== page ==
Purchasing A Home Using Someone Else’s Money

Despite the fact that homeownership rates in America have eased from record levels in the past ten years, still almost two-thirds of Americans own their own homes.  And the good news is that credit conditions are easing and with latent demand from the Millennial Generation, the numbers are expected to get stronger with regard to homeownership during the next ten years.

Fannie Mae has conducted several American home ownership studies in the past. Among other things, they measured the desires to achieve home ownership and the impediments to achieving these desires. One would think that the major impediments to purchasing a home would be not having enough income to qualify or poor credit histories. In reality, the number one obstacle to becoming a homeowner in America is lack of capital.

Knowing the significance of this obstacle, the industry has done much to make obtaining real estate “cash friendly.” While the surging economy provided much impetus for increasing real estate purchases, industry initiatives have really paved the way to facilitate the whole process.

In this article, we will highlight some of the ways a prospective home purchaser can obtain the capital needed to purchase their first home or even a move-up to a larger home.

Lower down payment programs–In the old days, the VA (open only to active military and vets) and Rural Housing Programs were the only no-down payment options and FHA had a minimal (less than 5.0%) down payment requirement. Then many conventional programs decreased their down payment requirements, however, this trend has reversed itself in the past few years. Today, the VA and Rural Housing Programs still offer no down payment options and FHA is still less than 5.0% down for borrowers with good credit. In addition, some state and local housing agencies have programs that will lend or grant the money for the down payment for qualified low-to-moderate income borrowers.  More recently, Fannie Mae and Freddie Mac have again offered 3.0% down options for first time buyers.

Gifts–Typically a gift from an immediate relative is allowed for a purchase transaction. In the past, only FHA and VA loans allowed what is called 100% Gifts. This term means that the total cash necessary for the transaction is allowed to come from a gift. Conventional programs typically required at least 3% to 5% of the money to come from the purchaser’s own funds–although there are some exceptions for programs for low-to-moderate income borrowers.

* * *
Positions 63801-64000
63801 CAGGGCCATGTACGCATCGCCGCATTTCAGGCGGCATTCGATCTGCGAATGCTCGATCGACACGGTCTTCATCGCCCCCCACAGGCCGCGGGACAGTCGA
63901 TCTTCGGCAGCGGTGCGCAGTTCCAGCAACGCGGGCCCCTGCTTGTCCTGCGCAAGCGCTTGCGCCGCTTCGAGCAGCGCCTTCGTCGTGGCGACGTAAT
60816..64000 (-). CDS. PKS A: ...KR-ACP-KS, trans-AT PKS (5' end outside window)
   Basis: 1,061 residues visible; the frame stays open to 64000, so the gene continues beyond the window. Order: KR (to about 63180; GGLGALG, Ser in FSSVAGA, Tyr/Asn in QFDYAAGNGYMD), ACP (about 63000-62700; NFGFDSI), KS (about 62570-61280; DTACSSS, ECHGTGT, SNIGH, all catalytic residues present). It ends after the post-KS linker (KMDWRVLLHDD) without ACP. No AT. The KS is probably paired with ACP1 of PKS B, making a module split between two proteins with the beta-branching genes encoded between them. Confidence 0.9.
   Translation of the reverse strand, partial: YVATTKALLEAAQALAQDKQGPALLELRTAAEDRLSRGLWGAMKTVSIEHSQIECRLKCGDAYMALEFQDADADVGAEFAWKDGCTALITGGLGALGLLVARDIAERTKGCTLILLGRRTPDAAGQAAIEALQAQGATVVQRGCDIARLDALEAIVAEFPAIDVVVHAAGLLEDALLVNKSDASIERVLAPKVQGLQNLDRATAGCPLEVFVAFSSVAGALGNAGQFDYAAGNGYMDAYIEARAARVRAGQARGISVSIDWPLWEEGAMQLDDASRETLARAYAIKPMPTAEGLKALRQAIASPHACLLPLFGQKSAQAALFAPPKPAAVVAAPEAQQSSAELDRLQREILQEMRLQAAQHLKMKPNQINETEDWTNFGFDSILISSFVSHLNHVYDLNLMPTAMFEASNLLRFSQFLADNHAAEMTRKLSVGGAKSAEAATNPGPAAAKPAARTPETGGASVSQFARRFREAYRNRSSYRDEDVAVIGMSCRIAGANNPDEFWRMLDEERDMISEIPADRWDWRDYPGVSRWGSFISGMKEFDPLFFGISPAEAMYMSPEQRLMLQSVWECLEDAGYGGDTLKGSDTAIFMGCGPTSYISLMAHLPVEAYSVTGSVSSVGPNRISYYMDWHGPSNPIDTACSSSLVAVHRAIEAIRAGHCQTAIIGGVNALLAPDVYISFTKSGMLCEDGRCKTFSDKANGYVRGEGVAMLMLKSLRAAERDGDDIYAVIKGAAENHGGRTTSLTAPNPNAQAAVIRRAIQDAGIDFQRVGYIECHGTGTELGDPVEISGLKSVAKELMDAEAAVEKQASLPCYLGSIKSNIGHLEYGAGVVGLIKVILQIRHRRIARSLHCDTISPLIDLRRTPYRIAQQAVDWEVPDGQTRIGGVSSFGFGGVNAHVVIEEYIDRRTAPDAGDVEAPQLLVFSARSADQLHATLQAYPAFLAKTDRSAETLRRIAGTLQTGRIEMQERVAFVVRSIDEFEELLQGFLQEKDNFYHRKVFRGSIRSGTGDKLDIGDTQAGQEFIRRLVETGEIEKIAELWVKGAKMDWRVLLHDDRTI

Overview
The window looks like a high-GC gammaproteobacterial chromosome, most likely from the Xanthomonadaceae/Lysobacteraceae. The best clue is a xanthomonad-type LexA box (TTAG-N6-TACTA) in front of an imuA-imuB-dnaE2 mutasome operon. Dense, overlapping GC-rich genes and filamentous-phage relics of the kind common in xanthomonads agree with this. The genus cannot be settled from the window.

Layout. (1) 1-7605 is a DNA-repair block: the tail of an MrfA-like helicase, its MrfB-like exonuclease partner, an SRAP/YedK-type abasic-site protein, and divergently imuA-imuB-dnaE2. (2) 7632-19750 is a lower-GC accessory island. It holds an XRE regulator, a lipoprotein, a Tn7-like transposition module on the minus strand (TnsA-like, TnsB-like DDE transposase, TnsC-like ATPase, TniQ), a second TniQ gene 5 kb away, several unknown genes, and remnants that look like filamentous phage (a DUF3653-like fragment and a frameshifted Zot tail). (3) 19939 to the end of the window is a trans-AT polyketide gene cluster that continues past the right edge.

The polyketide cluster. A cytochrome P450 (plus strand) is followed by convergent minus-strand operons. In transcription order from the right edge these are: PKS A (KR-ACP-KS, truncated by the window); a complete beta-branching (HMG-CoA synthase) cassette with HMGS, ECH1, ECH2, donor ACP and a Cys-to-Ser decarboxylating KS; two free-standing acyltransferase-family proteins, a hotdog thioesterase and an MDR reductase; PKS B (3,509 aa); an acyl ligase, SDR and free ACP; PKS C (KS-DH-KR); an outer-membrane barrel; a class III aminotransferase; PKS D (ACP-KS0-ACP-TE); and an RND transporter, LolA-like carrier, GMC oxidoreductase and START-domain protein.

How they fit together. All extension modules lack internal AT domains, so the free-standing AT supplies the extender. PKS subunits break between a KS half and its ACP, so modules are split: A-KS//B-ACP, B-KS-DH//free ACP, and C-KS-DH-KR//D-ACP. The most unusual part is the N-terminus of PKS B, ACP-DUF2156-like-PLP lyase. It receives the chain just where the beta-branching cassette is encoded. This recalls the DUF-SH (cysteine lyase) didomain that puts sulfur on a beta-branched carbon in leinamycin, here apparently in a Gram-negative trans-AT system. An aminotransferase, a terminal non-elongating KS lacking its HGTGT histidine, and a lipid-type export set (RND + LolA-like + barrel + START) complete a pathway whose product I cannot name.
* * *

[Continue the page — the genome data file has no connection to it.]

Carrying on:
Seller Contributions–Some of the money needed for closing costs typically can be paid by the seller in a purchase transaction. On VA loans, the seller can pay all closing costs. On FHA loans, the seller can pay up to 6.0% towards closing costs–but require a small minimum from the borrower’s funds. On minimum down payment conventional loans, the seller can pay up to 3.0% of the sales price towards closing costs.  Recently FHA has proposed lowering their standard 3.0% as well.

Lender-paid closing costs–With the advent of more complex secondary market vehicles, lenders have been able to develop more sophisticated mortgage products. Some of these products lessen the cash needed to purchase by lowering or eliminating the amount of closing costs a borrower has to pay. For example, the purchaser can opt for a higher rate, no-point mortgage which in fact lessens closing costs. An even higher rate may mean that the lender can offer an option which will pay for additional closing costs associated with the home purchase. In effect, the purchaser is financing their costs through a slightly higher interest rate.

Not to be outdone, mortgage insurance companies have offered options which helped lessen cash requirements. Conventional mortgage insurance in the past required an up-front cash payment of more than 1.0% of the sales price. These new options allow the monthly payment to be increased and eliminates the up-front mortgage insurance cost. Another option increases the interest rate and enables the lender to pay the mortgage insurance directly (lender paid mortgage insurance).  These options may allow the mortgage insurance payment to be tax deductible as well, though you are advised to speak with your tax advisor before making this determination.

Loans–Most programs allow the purchaser to borrow the money needed to purchase if the loan is secured against an asset. Some programs, such as VA, might even allow unsecured loans for this purpose.  The most common asset used for this purpose is a purchaser’s retirement account in cases in which the account allows the owner to borrow against the asset.  Additionally, if no payments are required on the loan, this adds another benefit because additional income may not be required for qualification in this special case.

Interested in purchasing a home with the minimum cash required? Contact us for more details regarding these alternatives.